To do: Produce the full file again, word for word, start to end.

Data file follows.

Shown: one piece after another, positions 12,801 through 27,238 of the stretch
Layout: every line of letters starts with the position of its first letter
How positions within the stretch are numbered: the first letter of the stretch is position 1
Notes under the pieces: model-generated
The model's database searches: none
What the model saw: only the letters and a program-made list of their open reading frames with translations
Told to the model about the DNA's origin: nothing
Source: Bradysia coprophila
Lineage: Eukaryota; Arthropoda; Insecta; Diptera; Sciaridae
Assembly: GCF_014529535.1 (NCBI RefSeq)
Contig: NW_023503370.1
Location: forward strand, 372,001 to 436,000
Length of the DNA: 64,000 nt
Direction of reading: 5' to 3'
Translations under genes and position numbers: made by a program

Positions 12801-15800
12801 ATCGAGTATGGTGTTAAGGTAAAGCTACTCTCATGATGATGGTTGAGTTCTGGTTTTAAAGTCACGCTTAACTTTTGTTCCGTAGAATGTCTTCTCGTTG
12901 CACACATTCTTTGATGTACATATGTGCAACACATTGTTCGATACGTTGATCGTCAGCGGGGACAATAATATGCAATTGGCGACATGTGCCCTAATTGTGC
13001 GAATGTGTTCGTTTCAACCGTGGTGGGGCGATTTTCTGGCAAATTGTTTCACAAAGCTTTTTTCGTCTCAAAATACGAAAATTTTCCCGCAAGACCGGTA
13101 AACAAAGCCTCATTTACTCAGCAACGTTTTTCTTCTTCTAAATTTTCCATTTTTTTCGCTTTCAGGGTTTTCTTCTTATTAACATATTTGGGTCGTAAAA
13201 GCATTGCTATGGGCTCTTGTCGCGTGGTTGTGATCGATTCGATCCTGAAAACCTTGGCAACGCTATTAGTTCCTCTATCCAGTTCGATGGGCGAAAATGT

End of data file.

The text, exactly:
Shown: one piece after another, positions 12,801 through 27,238 of the stretch
Layout: every line of letters starts with the position of its first letter
How positions within the stretch are numbered: the first letter of the stretch is position 1
Notes under the pieces: model-generated
The model's database searches: none
What the model saw: only the letters and a program-made list of their open reading frames with translations
Told to the model about the DNA's origin: nothing
Source: Bradysia coprophila
Lineage: Eukaryota; Arthropoda; Insecta; Diptera; Sciaridae
Assembly: GCF_014529535.1 (NCBI RefSeq)
Contig: NW_023503370.1
Location: forward strand, 372,001 to 436,000
Length of the DNA: 64,000 nt
Direction of reading: 5' to 3'
Translations under genes and position numbers: made by a program

Positions 12801-15800
12801 ATCGAGTATGGTGTTAAGGTAAAGCTACTCTCATGATGATGGTTGAGTTCTGGTTTTAAAGTCACGCTTAACTTTTGTTCCGTAGAATGTCTTCTCGTTG
12901 CACACATTCTTTGATGTACATATGTGCAACACATTGTTCGATACGTTGATCGTCAGCGGGGACAATAATATGCAATTGGCGACATGTGCCCTAATTGTGC
13001 GAATGTGTTCGTTTCAACCGTGGTGGGGCGATTTTCTGGCAAATTGTTTCACAAAGCTTTTTTCGTCTCAAAATACGAAAATTTTCCCGCAAGACCGGTA
13101 AACAAAGCCTCATTTACTCAGCAACGTTTTTCTTCTTCTAAATTTTCCATTTTTTTCGCTTTCAGGGTTTTCTTCTTATTAACATATTTGGGTCGTAAAA
13201 GCATTGCTATGGGCTCTTGTCGCGTGGTTGTGATCGATTCGATCCTGAAAACCTTGGCAACGCTATTAGTTCCTCTATCCAGTTCGATGGGCGAAAATGT